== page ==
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Last June, at a swanky, strobe-lit event in Washington, DC, Brendan Blumer, the 33-year-old CEO of a blockchain company called Block.one, unveiled a new product with Steve Jobs-like theatrics: a social network called Voice. A year earlier, Blumer’s company had raised $4 billion selling a crypto token called EOS. It was, by far, the largest-ever initial coin offering—more money than just about any US initial public offering that year. But unlike an IPO, it wasn’t clear what exactly participants had bought, apart from rights to a token that did not yet exist, based on a technology that didn’t exist either.
That was the story of most ICOs. But even in that high-flying, speculative world, Block.one’s approach was unique. Many groups doing ICOs funneled their funds into foundations in places like Switzerland, governed by bylaws that required the money be used to build relevant technology. But Block.one was a for-profit, Cayman Islands-based entity that, after it delivered the platform and tokens, could spend the money as it pleased. “That raised many questions in my mind,” says Jill Carlson, an investor and adviser to early ICOs. Plus, the money had been raised over the course of a year, longer than most ICOs, with no cap on how much Block.one could accumulate.
In that time, there had been plenty of globe-trotting hype by Block.one, based on promises of EOS’s world-changing potential. John Oliver roasted the company as emblematic of the irresponsible crypto frenzy. “You’re not investing, you’re gambling,” he said.
Shortly after the 2018 ICO, Block.one delivered what it had promised token buyers: an open-source technology platform that others could use to launch a network. EOS is now run in a “decentralized” fashion, with developer groups around the world voting on changes and keeping the network secure. EOS tokens collectively are now worth about $5 billion. But the network hasn’t spawned many interesting applications. Instead, it’s filled with spam, games, and gambling apps.
Voice was an attempt to quell the haters. The vision, Blumer tells me, is to use blockchain to tackle the well-trodden problems of social media, avoiding both the control of big tech companies and also the misinformation and trolling that a lack of control begets. It would also show how EOS could deliver on its promise to provide “the most powerful infrastructure for decentralized applications,” which rely on a network of computers owned by different people, rather than a single entity like Google. That, at least, was the pitch during the token sale: an upgrade from older blockchains like Ethereum, which are too slow for most use cases.
On both points, the jury is still out. As of Friday, Voice is in beta, and there’s a new company running it, spun out with $150 million from Block.one. It uses Block.one’s blockchain technology, but for a “private” blockchain that runs on Voice’s servers; its currency is a new “Voice” token. Blumer points out it’s only the beta, and that the company will consider decentralizing Voice in the future, perhaps making use of the EOS network. But doing so means wrangling a daunting set of technical and regulatory issues, and Blumer wouldn’t commit to specifics. “It’s going to come down to what regulators will tolerate,” he says.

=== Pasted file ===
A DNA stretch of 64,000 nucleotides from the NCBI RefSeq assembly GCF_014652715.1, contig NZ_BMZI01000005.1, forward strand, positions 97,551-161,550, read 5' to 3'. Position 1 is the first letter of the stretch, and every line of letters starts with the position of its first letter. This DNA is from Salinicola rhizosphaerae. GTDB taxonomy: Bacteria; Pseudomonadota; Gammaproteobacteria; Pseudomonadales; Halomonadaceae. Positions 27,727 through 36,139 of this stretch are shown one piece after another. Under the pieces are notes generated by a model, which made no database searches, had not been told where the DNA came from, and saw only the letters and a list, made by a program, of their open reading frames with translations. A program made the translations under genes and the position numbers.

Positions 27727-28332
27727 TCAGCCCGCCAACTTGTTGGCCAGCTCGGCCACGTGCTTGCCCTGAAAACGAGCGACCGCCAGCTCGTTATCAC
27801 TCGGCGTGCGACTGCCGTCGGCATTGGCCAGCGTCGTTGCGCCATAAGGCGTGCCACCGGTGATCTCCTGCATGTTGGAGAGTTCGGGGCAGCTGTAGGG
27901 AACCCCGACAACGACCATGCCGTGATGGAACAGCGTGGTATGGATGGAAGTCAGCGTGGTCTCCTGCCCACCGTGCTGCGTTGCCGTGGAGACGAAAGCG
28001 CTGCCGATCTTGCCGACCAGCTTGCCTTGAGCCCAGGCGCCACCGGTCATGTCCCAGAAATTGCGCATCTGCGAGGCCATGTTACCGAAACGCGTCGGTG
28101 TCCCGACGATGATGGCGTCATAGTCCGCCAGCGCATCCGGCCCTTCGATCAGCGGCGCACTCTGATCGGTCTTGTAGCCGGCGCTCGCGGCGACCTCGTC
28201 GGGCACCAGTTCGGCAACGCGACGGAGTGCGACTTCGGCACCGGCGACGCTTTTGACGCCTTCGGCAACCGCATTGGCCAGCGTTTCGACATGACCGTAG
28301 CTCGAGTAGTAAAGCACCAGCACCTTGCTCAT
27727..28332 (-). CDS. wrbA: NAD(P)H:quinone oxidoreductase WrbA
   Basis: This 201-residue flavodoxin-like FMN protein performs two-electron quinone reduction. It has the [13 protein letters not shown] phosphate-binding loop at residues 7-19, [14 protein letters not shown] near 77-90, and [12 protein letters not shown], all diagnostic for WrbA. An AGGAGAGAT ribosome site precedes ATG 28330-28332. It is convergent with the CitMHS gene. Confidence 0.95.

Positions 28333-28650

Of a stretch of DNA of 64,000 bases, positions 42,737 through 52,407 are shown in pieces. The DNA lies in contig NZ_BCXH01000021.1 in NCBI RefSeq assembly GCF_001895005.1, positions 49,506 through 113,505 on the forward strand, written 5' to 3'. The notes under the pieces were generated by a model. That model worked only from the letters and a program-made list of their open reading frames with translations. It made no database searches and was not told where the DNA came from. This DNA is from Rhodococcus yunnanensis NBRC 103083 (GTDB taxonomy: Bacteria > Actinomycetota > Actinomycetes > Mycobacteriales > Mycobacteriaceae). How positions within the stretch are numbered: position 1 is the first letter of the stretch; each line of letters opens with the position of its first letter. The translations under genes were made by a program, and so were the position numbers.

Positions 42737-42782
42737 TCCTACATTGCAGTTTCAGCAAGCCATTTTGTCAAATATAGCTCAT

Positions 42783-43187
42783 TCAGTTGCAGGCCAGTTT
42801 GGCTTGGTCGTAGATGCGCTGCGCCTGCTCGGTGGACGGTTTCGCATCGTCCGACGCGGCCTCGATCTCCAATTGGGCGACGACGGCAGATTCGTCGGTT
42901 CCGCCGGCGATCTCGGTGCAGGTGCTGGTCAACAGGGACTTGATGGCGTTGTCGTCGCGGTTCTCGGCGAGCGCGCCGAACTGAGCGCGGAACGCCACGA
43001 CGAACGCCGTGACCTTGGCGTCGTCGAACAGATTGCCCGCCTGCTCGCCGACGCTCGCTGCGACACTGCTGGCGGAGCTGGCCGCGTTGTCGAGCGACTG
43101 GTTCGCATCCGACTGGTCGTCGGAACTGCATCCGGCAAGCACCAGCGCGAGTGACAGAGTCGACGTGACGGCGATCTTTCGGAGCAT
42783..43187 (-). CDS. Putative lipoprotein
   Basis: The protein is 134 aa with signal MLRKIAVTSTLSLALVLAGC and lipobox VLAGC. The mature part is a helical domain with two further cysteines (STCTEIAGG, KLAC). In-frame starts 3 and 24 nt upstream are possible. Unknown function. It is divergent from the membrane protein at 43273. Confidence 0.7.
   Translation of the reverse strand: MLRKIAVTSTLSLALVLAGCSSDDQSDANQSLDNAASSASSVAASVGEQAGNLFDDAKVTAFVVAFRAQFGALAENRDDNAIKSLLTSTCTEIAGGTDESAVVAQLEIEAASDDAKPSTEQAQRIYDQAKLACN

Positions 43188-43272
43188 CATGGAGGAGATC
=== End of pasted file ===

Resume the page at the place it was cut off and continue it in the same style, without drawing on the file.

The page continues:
“I look at something like Voice where there’s a lot of centralization, and my first question is: Can you do it without using a blockchain?” says Carlson, the investor and adviser.
Currently, Voice (the company) has one employee, Salah Zalatimo, who was previously chief digital officer at Forbes. This week, he was on the hunt for office space in Brooklyn, which he expects to fill with the types of people found at other social media companies, from engineers to content moderators. Some of those employees may come, initially, from Block.one. (Blumer says the company has already spent $150 million developing the site, including $30 million for the domain Voice.com.)
Zalatimo tells me to think of Voice like Medium, or maybe Twitter, but with a key difference: money. The goal is to use the tokens to incentivize good behavior—or as Blumer puts it, “tie economics to all of our behavior.” Users get paid in Voice tokens for watching or clicking on ads, and can use the tokens to do things like give more visibility to posts or comments. That, Zalatimo says, will help encourage people to post quality content. (The company can also intervene if necessary and take away tokens for things like violating rules and terms of service, which are still being hashed out but will emphasize “respect.”) Eventually, media companies might want to post their content on Voice and get tokens in exchange for clicks.